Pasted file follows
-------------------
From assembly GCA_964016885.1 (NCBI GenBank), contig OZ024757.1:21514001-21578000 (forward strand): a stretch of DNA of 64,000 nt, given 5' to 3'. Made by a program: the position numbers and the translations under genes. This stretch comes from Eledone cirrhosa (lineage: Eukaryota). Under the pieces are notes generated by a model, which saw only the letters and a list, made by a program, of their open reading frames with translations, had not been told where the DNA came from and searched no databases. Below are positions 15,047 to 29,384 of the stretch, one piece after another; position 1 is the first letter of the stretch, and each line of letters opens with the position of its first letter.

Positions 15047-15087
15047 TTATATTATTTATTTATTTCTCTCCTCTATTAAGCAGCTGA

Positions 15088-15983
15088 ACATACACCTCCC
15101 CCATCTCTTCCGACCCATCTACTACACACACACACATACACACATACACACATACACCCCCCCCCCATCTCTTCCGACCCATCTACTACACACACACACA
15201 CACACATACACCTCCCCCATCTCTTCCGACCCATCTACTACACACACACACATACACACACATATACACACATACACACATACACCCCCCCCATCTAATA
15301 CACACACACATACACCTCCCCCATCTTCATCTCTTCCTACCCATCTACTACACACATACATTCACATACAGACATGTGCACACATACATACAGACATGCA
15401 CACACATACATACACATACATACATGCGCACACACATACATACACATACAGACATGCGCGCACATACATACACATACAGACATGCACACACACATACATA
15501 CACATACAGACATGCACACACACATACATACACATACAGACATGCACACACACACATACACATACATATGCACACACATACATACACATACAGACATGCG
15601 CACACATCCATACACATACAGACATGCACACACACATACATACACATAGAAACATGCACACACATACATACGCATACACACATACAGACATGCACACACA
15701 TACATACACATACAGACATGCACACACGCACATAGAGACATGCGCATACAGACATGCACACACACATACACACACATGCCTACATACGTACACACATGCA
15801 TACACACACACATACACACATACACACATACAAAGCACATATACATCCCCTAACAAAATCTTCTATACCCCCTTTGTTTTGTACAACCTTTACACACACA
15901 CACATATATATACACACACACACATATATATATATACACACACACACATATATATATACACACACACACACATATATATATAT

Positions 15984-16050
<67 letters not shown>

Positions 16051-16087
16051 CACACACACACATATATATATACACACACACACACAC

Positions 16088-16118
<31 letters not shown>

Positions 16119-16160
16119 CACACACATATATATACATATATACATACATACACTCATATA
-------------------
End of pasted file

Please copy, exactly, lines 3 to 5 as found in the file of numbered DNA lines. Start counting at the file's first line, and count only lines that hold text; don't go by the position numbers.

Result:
15047 TTATATTATTTATTTATTTCTCTCCTCTATTAAGCAGCTGA

Positions 15088-15983
15088 ACATACACCTCCC